I’ve written before on the overall process involved in a workers’ comp hearing, from requesting it to getting the order. Now let’s take a deeper dive on the hearing itself. As you will soon see, your lawyer needs to be well prepared to win your case because you can bet the defense will attack it at every turn.
Here’s how most hearings work.
This is a private meeting between the commissioner hearing the case and the attorneys for both sides. It’s a discussion of the issues involved in the case so the commissioner has a preview of the evidence that’ll be presented. Sometimes these discussions yield some helpful guidance from the commissioner that can help settle the case. If not, the hearing starts.
The Hearing Begins: Position Statements
The parties enter the hearing room and sit with their lawyers. The hearing starts with “position statements.” These are like opening statements in jury trials, where both sides present their arguments on the issues in the case. It’s at this point your lawyer can begin making headway to get the commissioner to rule in your favor, by artfully predicting how the evidence supports your case.
The lawyers also state the issues both sides agree on, so everyone’s clear on the precise issues they’re fighting about.
After that, evidence starts coming in.
Exhibits Are Given to the Commissioner
Some of the most important evidence comes in the form of documents or other exhibits given to the commissioner as a packet. These must be carefully organized according to the commissioner’s instructions. They are called “APAs,” which is the abbreviation for the law governing them, the Administrative Procedures Act.
- It’s impossible to overlook how vital this evidence is. It’s got to be done right, or you lose.
- The medical evidence must conform to legal requirements. If the doctor’s records don’t properly connect your injuries to you getting hurt at work, you lose, even if your case is totally legitimate. A serious workers’ comp injury case needs an experienced lawyer to make sure you don’t lose everything on a technicality.
The next step revolves largely around you.
Since you, the hurt worker, must prove your case, you and your lawyer go first. Often, you’re the only witness, as doctors “testify” through their records and the questionnaires we asked them to fill out to help your case. Sometimes, the doctor gives a “deposition,” which is out-of-court sworn testimony.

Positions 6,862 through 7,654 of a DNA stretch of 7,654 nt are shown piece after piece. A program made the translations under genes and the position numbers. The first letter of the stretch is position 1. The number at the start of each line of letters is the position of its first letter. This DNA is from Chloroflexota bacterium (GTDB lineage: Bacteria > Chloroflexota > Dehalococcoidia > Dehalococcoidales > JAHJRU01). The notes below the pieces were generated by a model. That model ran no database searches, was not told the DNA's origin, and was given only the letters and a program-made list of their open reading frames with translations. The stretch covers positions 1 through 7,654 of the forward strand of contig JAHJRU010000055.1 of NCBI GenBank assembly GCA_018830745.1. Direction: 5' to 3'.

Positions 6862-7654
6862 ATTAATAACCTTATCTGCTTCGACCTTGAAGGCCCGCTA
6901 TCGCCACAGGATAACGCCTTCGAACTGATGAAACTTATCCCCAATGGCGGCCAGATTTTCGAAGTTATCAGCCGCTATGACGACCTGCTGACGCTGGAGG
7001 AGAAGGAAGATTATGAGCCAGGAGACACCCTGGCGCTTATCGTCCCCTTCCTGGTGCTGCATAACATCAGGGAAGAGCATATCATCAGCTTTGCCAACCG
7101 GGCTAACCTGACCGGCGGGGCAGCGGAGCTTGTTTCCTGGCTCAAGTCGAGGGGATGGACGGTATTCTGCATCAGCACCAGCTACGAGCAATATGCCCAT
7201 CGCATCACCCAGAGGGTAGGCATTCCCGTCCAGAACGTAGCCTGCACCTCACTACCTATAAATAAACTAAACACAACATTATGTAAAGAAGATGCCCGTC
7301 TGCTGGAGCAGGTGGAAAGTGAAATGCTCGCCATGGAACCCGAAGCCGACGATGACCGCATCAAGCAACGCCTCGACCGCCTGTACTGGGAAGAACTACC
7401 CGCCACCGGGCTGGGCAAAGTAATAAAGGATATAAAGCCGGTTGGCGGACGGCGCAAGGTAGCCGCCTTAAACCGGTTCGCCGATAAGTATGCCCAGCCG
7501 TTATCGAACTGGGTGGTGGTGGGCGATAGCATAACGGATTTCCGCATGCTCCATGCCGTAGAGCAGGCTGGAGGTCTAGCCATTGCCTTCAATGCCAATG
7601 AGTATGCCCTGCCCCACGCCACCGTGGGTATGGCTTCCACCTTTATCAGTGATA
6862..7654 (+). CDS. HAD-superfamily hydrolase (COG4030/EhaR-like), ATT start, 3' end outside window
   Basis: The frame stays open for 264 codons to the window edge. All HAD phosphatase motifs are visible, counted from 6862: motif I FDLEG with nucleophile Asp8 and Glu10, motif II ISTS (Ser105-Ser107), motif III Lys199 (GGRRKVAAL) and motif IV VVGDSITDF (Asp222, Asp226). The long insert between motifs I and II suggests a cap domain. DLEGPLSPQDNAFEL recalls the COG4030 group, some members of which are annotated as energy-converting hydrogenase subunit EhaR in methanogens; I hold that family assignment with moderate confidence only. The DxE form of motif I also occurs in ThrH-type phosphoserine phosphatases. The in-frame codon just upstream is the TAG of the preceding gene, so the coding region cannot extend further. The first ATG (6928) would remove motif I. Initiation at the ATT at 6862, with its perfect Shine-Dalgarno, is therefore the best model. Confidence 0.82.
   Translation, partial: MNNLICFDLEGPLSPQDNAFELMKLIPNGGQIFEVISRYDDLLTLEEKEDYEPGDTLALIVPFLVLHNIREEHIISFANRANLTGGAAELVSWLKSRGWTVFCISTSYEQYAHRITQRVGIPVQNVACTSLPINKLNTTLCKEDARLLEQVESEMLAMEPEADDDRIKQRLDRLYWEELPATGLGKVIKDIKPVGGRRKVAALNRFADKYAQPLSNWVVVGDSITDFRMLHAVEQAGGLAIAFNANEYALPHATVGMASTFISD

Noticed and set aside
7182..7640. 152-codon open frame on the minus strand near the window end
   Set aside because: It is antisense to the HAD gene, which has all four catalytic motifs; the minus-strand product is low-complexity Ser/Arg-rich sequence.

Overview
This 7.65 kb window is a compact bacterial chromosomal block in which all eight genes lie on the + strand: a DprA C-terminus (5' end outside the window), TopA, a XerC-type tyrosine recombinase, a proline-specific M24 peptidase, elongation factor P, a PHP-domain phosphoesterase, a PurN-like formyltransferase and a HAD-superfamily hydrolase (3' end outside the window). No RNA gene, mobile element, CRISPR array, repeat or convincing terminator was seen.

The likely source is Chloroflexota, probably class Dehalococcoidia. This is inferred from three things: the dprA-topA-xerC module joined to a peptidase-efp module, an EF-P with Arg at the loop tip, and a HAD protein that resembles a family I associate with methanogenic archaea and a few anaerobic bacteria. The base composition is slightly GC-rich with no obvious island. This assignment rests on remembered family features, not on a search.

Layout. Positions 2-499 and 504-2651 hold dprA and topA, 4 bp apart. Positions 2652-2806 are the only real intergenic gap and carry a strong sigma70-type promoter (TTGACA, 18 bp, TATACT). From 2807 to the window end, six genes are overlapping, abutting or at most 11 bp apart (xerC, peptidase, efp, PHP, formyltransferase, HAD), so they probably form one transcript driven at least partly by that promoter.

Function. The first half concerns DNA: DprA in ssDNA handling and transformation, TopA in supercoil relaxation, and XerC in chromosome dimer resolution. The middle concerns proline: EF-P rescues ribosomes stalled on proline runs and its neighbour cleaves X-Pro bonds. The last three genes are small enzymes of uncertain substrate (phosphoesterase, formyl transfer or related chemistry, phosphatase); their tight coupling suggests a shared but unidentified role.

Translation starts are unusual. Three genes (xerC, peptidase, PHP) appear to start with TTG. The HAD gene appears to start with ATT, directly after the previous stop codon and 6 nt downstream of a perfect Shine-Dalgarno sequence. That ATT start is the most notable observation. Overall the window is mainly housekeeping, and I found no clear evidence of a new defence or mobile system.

A typical case requires you to testify about things like:
- Your employment history.
- The job you did when you got hurt.
- How you got hurt.
- How you notified your employer you got hurt.
- A summary of your medical treatment.
- Your diagnosis in your own words.
- Most importantly, how your on-the-job injury has made things in your life and at work harder or impossible. This is crucial because it helps the commissioner decide whether you need continued medical treatment. It also helps the commissioner determine how much permanent disability compensation you should get—this is the cash part of your settlement.
Next, the defense cross-examines you. You may be asked about prior statements you made in medical records or your deposition. If you’re our client, you’ll be ready. We discuss your testimony well before the hearing to make sure you’re prepared to do it.
Then, the defense presents their witnesses, if any, and we cross-examine them.
The Hearing Closes
After all the testimony gets taken, the commissioner makes sure she has all the evidence. Then the hard part begins for you—we leave and await a decision. Sometimes, it can take months, but we understand: commissioners have lots of cases across the state, and we want them to take care to get yours right.
Don’t Leave Wondering What Just Happened
If you’ve got to fight your case all the way through a hearing, it’s stressful and burdensome enough. But if you don’t have a skilled attorney on your side, you’ll likely walk out of the hearing dazed and confused, wondering what just happened and fearing for your future.
If you’ve been seriously hurt at work, don’t just let your hearing happen to you—the defense will likely have a skilled lawyer of their own, paid to steamroll over you. Protect yourself, because no one else will, no matter how nice people at work or with the insurance company may seem, and no matter how hard it is to stand up to an employer who’s been good to you so far. Sadly, I’ve seen all too often where people trust an insurance company to do the right thing because they’re afraid people at their job will get mad at them. That’s leaving your health and financial well-being to chance. Don’t let that be you.
If you’ve got questions or concerns about your workers’ comp case, feel free to fill out our Get Help Now form right on our website to get answers from an experienced workers’ comp attorney. You can also download our book The Hurt Worker's Toolkit to get valuable information to help you.